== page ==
Imagine finding a job that seamlessly blends your love for sports with a profound sense of purpose – a career that transcends the boundaries of conventional employment to become a fulfilling journey of both personal passion for sports and positive impact. Well… this job exists and can be found on a platform called Play for the Planet, whose mission is to connect talented individuals with Sports companies who share common values of Sustainability and Social responsibility.

As we dived into Play for the Planet, we had the chance to exchange with its founder, Robin Parmelin, a great sports fan and advocate for positive change in the world.

If you want to get to know Robin and learn about what drove him to create Play for the Planet, read our interview below.


AG : Hi Robin, could you tell us a little more about yourself?

RP : I’ve always been a great sports fan. As a youngster, I was constantly swallowing up all the sports content I could get my hands on, so much so that my father used to call me “the encyclopedia of sport” because I was able to give him statistics on so many different disciplines. Being of Swiss origin, I naturally started out with the 3 national sports: Football, Tennis and Skiing. Soccer is the sport in which I’ve been most involved, going so far as to take part in the region’s youth academies, even becoming captain of the Under-16s (U16s) at Lausanne-Sport, the biggest club in my region.

Since returning to a more modest level, I’ve gradually discovered a passion for other sports that are as diverse as they are similar in what they give off, such as basketball, Formula 1, cycling, American soccer and, most recently, running. I’m passionate about sport in general because of the emotions it generates, its ability to push back the limits of what’s possible and its unpredictable nature.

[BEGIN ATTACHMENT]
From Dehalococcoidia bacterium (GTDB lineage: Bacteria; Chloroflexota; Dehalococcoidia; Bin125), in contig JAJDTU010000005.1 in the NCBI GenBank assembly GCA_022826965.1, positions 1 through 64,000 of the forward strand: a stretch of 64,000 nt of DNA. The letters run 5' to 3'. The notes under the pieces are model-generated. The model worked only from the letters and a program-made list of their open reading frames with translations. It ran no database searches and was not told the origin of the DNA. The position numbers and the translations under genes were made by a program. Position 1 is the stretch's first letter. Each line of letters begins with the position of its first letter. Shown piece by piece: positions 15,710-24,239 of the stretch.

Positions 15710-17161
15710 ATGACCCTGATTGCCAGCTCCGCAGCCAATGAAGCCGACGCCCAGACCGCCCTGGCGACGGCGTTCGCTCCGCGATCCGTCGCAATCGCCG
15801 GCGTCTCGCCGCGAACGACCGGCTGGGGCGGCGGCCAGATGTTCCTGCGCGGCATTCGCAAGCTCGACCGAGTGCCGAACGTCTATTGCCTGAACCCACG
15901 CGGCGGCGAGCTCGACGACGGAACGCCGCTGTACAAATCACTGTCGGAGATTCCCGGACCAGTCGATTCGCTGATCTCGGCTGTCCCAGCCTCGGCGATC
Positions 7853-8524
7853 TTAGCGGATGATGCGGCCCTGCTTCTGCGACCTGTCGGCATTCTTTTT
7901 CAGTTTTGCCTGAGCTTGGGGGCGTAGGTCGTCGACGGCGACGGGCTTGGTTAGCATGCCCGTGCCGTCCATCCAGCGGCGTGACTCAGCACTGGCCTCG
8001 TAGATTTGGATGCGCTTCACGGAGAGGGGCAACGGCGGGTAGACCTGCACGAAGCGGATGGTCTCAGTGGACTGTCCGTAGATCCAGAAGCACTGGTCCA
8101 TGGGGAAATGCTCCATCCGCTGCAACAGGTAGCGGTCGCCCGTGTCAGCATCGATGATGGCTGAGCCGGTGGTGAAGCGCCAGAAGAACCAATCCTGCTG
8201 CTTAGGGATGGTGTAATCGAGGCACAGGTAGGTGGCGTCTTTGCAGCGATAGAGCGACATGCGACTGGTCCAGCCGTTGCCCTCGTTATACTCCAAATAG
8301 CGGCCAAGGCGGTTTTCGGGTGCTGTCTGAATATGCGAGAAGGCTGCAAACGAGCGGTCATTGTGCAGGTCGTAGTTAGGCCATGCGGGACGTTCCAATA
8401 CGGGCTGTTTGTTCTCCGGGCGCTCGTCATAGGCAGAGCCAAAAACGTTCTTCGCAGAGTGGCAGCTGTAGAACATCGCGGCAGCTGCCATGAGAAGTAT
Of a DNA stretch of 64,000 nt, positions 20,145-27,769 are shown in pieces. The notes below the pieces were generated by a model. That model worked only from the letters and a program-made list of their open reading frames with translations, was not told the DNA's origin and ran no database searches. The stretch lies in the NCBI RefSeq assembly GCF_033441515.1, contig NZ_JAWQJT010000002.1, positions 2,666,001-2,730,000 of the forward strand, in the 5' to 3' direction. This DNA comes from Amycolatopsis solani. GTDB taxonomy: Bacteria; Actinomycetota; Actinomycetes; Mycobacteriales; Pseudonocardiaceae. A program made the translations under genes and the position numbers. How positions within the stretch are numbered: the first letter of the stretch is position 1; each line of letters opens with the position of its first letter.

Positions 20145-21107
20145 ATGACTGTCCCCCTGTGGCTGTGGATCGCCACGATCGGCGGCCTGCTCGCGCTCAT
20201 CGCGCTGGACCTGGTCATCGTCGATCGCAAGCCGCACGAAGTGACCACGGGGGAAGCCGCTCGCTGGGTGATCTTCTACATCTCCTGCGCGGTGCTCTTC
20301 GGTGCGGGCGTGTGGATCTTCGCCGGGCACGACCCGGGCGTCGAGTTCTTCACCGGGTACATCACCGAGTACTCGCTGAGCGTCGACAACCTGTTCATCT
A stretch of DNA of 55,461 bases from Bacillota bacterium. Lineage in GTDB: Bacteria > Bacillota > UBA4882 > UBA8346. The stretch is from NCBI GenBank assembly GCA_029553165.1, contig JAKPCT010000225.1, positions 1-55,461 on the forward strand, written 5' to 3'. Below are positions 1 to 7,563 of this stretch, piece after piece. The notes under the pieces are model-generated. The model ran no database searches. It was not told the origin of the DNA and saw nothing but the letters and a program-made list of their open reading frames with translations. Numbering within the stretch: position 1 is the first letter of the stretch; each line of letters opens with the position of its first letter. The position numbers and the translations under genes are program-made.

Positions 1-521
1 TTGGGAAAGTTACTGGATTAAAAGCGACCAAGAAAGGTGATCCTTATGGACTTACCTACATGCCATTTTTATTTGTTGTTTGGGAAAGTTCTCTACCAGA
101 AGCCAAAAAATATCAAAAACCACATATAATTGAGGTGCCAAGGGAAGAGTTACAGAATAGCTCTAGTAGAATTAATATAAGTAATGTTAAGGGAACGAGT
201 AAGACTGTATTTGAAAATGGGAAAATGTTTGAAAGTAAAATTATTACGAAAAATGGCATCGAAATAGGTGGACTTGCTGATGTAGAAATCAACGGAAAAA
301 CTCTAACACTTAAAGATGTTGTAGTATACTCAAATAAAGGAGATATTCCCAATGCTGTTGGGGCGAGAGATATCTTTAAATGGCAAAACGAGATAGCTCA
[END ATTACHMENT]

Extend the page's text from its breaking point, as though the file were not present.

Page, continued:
AG : When did environmental sustainability became an important part of your life? 

RP : My connection to sustainability didn’t become obvious until much later. I was born into a family very close to nature, thanks in particular to my father, winemaker at Domaine la Capitaine, who was one of the pioneers of organic viticulture in Switzerland 30 years ago. Nevertheless, it would be a lie to say that I’ve always been sensitive to climate change. It has to be said that I was lucky enough to travel a lot when I was young, and it wasn’t at the top of my priorities.

However, the real turning point came when I read the book that changed my career, and probably my life as well: Bill Gates’ “How to avoid a climate disaster”. This book both shocked me and opened my eyes to the need to act without further delay. It also made me realize that I could have a far greater impact if I became a person who influenced others, rather than simply taking action in my own life. Coming from a relatively comfortable background, I felt a sort of duty to use my time and my life to leave a positive mark on our planet. If I, living in a country as stable and prosperous as Switzerland, aware of the issues and with sufficient financial resources, don’t help combat global warming, who will?